The real serious money is made when these small and mid-cap stocks start quoting at a discount to the largecaps. Hence the mid/small cap segment is expected to exhibit the performance similar to a large-cap segment from current market levels.

Q. Looking at how markets behaved post the Budget, what is your outlook for Indian markets for the rest of the year?

A. At the level of 10,600 for Nifty which we hit just last week, the market was quoting at 17 times one-year forward earnings which are slightly higher than the average valuations of the last 10 years. To that extent, valuations are not cheap.

Therefore, our expectations of return from the market should be on the lower side. We may not be able to see a repeat of high returns that we experienced in the last three years.

The earnings growth is critical for the market to sustain higher valuations for sectors/stocks. Hence, one should remain invested/overweight in the sector or stocks where the earnings growth is likely to be high in the next two years and remain underweight in the sector or stocks where earnings growth is likely to be less than market earnings growth.

Macroeconomic environment in our country is undergoing through a change. Today, interest rates are 100 bps higher than what they were prevailing a year back.

The Current Account Deficit (CAD) is almost 1.6 percent. The benign economic environment that we have been seeing in the last three years is not going to remain benign anymore.

Therefore, news flow on the various economic indicators may impart volatility in the market place. On the other hand, the probability of earnings being in double-digit is going to be higher after three years of subdued earnings growth.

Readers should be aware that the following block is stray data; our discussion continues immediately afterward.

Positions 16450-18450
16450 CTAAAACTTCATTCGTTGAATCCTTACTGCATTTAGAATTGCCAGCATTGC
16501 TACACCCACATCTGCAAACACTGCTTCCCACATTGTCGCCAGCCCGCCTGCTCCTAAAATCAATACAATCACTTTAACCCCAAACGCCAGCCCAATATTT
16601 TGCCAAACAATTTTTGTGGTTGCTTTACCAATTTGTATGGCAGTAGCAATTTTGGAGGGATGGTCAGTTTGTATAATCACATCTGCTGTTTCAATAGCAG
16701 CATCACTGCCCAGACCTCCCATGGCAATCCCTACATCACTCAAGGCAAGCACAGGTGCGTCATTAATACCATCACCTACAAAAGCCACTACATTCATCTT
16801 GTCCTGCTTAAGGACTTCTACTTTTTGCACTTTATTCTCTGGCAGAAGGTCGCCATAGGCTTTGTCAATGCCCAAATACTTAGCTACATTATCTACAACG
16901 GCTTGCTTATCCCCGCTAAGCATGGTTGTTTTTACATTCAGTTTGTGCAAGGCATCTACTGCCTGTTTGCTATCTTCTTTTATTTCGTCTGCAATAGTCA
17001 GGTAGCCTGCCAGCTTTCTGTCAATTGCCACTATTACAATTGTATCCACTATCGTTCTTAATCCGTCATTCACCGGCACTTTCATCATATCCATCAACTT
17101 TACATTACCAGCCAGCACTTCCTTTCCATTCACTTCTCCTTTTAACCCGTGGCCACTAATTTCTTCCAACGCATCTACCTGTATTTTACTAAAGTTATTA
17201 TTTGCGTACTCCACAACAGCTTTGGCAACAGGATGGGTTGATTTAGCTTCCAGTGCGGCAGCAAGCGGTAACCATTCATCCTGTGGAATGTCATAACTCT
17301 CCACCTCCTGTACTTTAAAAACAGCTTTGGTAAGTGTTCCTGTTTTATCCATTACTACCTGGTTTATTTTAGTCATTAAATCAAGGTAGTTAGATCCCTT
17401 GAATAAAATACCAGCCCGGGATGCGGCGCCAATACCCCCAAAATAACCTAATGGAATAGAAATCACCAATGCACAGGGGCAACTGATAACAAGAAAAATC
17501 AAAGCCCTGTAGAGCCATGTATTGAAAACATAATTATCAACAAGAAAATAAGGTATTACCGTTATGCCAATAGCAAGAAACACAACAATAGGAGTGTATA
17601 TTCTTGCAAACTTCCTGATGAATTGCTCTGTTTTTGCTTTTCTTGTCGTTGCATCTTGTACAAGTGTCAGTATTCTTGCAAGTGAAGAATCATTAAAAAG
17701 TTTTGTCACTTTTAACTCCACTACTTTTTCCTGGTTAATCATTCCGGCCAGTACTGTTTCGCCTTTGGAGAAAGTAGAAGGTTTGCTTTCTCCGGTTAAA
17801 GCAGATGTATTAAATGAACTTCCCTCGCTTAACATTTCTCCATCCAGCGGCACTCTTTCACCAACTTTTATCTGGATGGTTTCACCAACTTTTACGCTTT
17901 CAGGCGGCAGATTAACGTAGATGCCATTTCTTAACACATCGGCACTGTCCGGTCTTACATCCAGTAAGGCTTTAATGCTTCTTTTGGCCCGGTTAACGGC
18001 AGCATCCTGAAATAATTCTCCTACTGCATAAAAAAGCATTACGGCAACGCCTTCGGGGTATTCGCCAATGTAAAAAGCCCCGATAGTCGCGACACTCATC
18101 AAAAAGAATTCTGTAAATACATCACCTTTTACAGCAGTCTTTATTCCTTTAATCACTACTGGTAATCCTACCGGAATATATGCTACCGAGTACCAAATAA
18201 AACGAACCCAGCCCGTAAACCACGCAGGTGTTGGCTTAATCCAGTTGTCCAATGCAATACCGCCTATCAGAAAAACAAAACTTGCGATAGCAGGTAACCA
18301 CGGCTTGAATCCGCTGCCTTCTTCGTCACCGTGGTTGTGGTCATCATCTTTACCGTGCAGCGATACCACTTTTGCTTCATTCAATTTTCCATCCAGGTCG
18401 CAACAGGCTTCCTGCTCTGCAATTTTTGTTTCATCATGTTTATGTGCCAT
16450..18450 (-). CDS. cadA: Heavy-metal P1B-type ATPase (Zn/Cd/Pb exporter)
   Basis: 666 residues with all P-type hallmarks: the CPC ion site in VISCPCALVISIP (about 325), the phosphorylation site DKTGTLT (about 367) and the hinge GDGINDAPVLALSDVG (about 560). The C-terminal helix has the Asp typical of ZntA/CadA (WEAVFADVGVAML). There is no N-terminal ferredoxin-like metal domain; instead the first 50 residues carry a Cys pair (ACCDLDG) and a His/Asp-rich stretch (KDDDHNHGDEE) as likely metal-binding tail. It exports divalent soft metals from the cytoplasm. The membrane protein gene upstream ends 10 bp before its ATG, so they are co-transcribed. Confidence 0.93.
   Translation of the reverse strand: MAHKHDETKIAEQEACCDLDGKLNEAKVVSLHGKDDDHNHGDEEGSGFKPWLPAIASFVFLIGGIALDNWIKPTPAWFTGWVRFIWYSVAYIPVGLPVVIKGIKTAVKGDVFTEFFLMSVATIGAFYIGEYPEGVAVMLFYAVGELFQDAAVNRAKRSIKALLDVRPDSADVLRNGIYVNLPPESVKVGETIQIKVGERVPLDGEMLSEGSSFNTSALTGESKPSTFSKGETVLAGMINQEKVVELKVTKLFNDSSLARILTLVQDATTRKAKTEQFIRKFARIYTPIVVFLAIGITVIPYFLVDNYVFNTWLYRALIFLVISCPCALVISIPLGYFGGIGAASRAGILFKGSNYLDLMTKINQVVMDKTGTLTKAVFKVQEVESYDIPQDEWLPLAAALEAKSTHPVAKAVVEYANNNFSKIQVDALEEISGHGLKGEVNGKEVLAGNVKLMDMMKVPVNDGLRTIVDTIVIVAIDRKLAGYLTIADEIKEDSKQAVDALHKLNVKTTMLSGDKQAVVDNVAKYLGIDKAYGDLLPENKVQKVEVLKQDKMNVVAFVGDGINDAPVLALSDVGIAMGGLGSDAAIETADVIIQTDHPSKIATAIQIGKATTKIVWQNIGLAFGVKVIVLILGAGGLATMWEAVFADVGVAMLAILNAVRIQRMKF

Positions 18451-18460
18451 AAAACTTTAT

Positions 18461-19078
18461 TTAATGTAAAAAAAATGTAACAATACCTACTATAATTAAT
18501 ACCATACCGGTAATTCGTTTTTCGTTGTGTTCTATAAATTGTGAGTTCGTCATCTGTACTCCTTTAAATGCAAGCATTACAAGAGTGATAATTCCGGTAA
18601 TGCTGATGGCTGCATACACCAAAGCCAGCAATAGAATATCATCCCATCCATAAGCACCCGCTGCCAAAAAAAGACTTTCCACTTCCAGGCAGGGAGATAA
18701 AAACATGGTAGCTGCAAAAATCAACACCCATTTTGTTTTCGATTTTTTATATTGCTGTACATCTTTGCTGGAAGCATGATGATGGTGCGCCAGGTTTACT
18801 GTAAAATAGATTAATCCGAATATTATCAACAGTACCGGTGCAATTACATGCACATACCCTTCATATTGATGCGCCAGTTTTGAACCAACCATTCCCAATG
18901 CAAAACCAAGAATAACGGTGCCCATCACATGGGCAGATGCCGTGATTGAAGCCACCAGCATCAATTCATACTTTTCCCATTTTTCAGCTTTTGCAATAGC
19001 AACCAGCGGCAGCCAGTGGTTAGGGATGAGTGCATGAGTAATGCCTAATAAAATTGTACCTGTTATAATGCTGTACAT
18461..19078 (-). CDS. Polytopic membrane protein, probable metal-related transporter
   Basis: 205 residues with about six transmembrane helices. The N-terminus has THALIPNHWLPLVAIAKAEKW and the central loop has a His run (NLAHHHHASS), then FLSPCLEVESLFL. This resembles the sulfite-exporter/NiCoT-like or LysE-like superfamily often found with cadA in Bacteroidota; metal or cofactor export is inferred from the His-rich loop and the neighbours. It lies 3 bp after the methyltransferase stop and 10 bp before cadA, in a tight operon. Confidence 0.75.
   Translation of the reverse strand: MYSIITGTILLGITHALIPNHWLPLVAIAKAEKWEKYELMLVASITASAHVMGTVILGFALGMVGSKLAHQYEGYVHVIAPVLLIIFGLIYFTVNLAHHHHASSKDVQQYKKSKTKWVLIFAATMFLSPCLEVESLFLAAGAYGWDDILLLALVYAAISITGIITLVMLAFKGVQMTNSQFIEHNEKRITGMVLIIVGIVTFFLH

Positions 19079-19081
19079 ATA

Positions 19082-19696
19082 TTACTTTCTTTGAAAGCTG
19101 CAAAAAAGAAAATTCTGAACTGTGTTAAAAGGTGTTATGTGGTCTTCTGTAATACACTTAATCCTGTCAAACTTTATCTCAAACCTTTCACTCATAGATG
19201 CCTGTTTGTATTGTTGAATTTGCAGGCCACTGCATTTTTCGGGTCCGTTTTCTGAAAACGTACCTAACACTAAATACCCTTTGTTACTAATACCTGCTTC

We expect normalization of earnings in some sectors like banking. So, on one hand, you have a macroeconomic environment which is no longer benign, and on the other hand earnings growth that was lacking in the market is picking up.

Addition to it would be noise levels around general election period. Hence, the volatility is likely to be higher in CY19 compared to what we have seen in the last three years.

Q. IMF recently highlighted growth concerns for the global economy. Is this something which investors should be worried about?

A. The global growth slowdown is most probably the outcome for CY19. As the impact of fiscal stimulus fades way in the US, its growth is likely to slow down and experts are pointing that the US economy may exit CY19 with the growth of less than 2 percent in the December quarter.

US-China trade wars are likely to impact the Chinese GDP growth. EU region may also register lower growth.

Q. If the globe is slowing down, do you think India will be able to pull it off with ease amid the possibility of a political drama which could unfold in the first half of 2019?

A. In the medium to long-term horizon, the markets always slave to the earnings. Factors such as earnings growth, return on capital employed, positive cash flow generation impact the market positively or negatively. Events such as elections impart volatility to the markets in the short term.

Disclaimer: The views and investment tips expressed by investment expert on are his own and not that of the website or its management. advises users to check with certified experts before taking any investment decisions.
First Published on Feb 6, 2019 01:40 pm